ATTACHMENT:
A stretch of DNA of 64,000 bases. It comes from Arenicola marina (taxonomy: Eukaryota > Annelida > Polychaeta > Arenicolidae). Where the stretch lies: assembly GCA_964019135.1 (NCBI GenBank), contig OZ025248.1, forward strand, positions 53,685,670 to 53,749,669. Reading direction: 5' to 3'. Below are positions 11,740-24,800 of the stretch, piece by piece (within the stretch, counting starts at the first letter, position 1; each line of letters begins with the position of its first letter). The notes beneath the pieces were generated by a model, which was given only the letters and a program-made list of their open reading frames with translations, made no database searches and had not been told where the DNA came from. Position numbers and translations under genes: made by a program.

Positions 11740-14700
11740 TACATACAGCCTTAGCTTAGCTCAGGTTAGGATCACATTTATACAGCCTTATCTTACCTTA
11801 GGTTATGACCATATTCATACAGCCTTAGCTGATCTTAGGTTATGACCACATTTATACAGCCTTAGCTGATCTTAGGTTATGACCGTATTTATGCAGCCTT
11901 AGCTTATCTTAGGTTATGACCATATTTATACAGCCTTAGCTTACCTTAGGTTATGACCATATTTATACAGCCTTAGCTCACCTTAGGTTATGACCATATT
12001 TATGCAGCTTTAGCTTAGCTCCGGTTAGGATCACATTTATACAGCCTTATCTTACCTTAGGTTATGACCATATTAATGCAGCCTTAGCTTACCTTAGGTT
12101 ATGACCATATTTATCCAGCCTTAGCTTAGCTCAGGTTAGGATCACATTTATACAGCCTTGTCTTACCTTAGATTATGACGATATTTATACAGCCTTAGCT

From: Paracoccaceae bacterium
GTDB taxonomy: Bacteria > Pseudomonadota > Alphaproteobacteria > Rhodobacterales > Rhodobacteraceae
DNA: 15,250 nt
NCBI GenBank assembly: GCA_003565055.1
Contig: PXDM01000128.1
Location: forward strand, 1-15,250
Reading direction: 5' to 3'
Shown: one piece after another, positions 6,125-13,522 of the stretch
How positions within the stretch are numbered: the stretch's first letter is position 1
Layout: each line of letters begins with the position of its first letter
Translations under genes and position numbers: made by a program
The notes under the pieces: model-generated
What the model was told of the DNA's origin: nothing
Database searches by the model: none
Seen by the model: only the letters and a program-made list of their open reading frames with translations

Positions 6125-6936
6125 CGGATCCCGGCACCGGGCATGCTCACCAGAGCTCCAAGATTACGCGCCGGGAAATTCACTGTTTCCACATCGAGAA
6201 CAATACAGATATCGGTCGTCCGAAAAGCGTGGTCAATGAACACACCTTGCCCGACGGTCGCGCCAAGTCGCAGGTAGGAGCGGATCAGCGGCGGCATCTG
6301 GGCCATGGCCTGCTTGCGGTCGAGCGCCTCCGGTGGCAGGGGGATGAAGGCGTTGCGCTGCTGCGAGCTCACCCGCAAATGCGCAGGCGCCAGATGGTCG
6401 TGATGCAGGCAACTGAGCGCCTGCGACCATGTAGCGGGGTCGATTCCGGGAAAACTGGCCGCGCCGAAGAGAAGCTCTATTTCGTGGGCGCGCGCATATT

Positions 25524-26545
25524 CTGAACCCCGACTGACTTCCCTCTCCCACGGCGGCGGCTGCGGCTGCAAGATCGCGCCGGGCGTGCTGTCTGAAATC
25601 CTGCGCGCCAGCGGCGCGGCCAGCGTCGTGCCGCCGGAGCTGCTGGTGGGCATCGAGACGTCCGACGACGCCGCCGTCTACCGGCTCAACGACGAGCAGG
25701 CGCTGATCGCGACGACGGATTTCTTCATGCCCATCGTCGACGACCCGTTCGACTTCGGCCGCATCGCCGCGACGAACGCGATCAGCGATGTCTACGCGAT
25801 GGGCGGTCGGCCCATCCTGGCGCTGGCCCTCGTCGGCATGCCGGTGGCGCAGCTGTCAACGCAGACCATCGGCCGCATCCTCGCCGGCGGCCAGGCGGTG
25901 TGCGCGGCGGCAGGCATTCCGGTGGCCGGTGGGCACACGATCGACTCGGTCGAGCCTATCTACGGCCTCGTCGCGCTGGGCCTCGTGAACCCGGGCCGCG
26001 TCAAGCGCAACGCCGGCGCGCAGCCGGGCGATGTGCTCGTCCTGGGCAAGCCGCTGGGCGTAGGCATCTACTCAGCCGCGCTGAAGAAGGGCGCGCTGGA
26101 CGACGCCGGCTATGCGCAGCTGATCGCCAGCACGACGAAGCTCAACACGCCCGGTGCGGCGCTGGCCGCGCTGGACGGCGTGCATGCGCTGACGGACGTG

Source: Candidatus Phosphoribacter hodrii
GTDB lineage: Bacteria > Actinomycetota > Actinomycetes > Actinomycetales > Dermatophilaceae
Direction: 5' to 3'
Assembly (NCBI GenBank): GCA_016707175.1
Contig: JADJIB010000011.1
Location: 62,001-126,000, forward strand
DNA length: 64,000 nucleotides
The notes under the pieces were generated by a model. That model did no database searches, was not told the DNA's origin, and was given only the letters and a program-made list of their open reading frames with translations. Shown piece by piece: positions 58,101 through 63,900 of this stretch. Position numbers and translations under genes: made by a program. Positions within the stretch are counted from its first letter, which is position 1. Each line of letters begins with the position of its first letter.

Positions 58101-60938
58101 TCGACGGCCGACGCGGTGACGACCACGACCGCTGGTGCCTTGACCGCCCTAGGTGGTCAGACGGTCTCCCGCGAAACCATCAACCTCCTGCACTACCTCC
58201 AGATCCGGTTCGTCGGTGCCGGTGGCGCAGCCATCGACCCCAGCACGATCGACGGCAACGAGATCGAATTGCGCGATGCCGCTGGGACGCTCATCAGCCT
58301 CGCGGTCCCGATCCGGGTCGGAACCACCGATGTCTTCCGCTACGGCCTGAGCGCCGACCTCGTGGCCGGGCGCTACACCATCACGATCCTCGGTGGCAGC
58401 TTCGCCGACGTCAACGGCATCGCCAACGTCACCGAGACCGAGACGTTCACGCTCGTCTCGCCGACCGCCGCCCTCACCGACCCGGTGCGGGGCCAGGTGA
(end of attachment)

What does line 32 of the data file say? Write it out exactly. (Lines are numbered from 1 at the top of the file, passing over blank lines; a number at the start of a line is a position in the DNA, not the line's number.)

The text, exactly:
25801 GGGCGGTCGGCCCATCCTGGCGCTGGCCCTCGTCGGCATGCCGGTGGCGCAGCTGTCAACGCAGACCATCGGCCGCATCCTCGCCGGCGGCCAGGCGGTG